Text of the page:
Graphically speaking, Rock Legend is sleek game, but not a flashy game. You won’t see many cut-scenes and animations, but there are plenty of beautiful character portraits and images. Your character’s portrait is customizable with different hair coloring and sunglasses, and this game has the sleekest GUI I’ve ever seen. Even though there are plenty of information presented in the HUD, it has plenty of room. All the information that you care to see is right there at a glance, including all your songs, your band’s vital stats, the calendar of things coming up, as well as access to all your gear, musicians, and staff. Your main interface is also a drag-and-drop interface, so you can arrange things to your liking. In year five, having a bunch of gear and all staff, I still have half the screen left.

In terms of music, for a game about music, it is sparse in audio. There is one looping track for the interface, but it doesn’t so much loop as fade out and start over. While there isn’t much there, what’s there is good stuff. There is an option to turn it off in the options menu.

Kudos Rock Legend is a great game, and the depth of it all surprised me. While other games focuses on the flash and pretty graphics, Rock Legend spent all its time in gameplay, all through an accessible interface. I would recommend this game to anyone, especially those who’ve spent any time in garage bands. I’ve spent many years amongst musicians, young and old alike, and I see a lot of realism being displayed here, in a convenient turn-based package that saves anytime and loads quickly.

Hidden object games are hot commodity these days. You don’t have to do anything new, you don’t have to do everything right. You just have to make something to sell. So when a game comes along and spends a lot of time adding something new to the genre, you can’t help but be impressed. Forgotten Riddles – The Mayan Princess (FR-TMP) dares to be different with a riddles for hints system and a well-written story that carry echoes of the legends of Pocahontas and a Hollywood blockbuster.

FR-TMP features 26 scenes with 7-9 riddles each time you go through it. Some scenes may also be locked by a riddle that’s solved by putting a puzzle tile (that contains a riddle) to its proper spot. The riddles aren’t going to stump you – they’re easy two line rhymes, and you’re likely to quickly spot the items afterward as they’re generally not that well-hidden. Some riddles are pretty clever, and the great part about this is that each object in different scenes have different riddles attached to them. A bullhorn in one scene would have a different riddle than that found in another – so the tag line “thousands of riddles” is definitely true.

Objects in FT-TMP seems to be custom hand-drawn. Now, this is a good and a bad thing. Good: nothing ever look “out of place” like other games where objects seems to be slapped on without even a hint of drop shadow. Bad: sometimes objects can be slightly grainy or “painterly,” and in the case of “painterly,” a cat in the background could be a small dog, and a flash light could be a silver worm. Most objects are also very, very small, and more scattered than hidden. If you want a direct comparison, it looks a bit better than The Magician’s Handbook, but quite similar. The backgrounds are very well composed, however; it’s the smattering of objects that made the game just a bit too easy.

There’s a rotate puzzle between each chapter that tells the story, not unlike that found in MCF: Ravenhearst. They seem to be drawn without models as well as a knowledge of foreshortening. The story is very well-written and enjoyable and puzzles do get harder as the game wears on to avoid getting stale. My only complaint is that at the large size, everything goes dark as you solve each column or row, which makes solving the last couple of rows extremely difficult. I’m sure that isn’t their intention though, since the whole idea is to eliminate finished rows.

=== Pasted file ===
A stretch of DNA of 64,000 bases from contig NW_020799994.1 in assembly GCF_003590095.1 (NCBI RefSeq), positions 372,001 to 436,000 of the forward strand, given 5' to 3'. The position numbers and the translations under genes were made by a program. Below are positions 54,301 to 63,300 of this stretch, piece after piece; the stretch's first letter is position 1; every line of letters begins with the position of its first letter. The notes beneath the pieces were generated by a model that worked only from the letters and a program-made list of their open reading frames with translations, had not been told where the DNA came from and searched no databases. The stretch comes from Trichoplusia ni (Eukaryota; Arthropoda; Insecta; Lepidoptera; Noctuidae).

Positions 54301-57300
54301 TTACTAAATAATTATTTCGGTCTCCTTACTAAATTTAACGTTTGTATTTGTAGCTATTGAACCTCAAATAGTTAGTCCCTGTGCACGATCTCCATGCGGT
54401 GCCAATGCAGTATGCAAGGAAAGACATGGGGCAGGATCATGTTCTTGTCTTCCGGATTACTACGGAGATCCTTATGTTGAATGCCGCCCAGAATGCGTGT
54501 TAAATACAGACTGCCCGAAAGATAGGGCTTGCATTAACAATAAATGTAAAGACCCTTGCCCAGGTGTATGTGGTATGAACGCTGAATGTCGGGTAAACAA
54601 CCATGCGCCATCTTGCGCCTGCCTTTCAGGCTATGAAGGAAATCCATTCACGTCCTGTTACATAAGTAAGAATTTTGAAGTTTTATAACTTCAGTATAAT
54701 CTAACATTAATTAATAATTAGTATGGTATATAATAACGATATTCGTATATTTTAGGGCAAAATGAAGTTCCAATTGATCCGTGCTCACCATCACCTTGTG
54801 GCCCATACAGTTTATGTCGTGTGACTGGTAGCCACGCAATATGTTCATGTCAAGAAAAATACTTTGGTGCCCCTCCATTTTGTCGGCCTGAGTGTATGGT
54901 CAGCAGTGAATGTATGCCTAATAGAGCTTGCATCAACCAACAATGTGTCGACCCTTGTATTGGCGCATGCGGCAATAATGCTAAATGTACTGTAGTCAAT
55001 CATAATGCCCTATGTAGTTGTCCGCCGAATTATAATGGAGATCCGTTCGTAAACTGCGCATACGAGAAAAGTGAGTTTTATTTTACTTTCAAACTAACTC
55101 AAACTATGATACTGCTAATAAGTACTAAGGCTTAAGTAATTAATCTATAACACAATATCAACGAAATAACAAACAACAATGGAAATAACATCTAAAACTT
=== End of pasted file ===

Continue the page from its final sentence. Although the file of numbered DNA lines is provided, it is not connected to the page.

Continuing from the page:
One of the biggest drawbacks in any hidden objects game is lack of replayability. FR-TMP suffers from a badly designed randomization system that doesn’t really do the job well. Since you’ll be visiting each scene more than once in the entire game, the player should be presented with different objects each time. The game should remember what objects were shown before, and take those out of the bag to randomize. This isn’t the case, however; in two missions, back to back, I counted 8 out of 9 objects in common in the same scene. On restarting the game, I only found 5 riddles I haven’t read before over 3 scenes. So replayability is suspect, since it’s not testing your improved ability to guess at the riddles, but rather your memorization of them.

Graphically, this isn’t the most impressive object hunting game. As far as hand painted graphics go, this doesn’t hold a candle to Agatha Christie: Death on the Nile – but that one’s best on my list. I keep getting the feeling that the artist is very good at still life but didn’t ace life drawing class. Or foreshortening. Or perspective. The music is haunting and pretty but repetitive. Ambient did a nice job of making each scene come to life, and the only thing the “sound” slider responsible seem to be the clicking sound.

You can finish this game in about 4 hours or so, but that’s really an average of how long an object hunting game lasts. I know you’d be buying it anyway – those of us who buys these games are addicted to the genre, we just have to admit it. FR:TMR tried to do something new, and that should always be applauded. There are already too many copycats in this genre, and this definitely counts as one of the originals.

  • Don’t even think of cross pollinating until you’ve bought the first soil upgrade.
  • Keep a copy of all the original seeds.
  • Keep an extensive log of all cross pollinations. Make a family tree.
  • The first part of a plant’s name is the fruit/flower, and the second part is the stalk/body.
  • You can run the nursery while the game is paused.
  • Shopping: soil before water. Everything else is negligible.
  • Your rarest seeds will survive in the cheapest water and most expensive soil if you check on it often enough to check for infestations.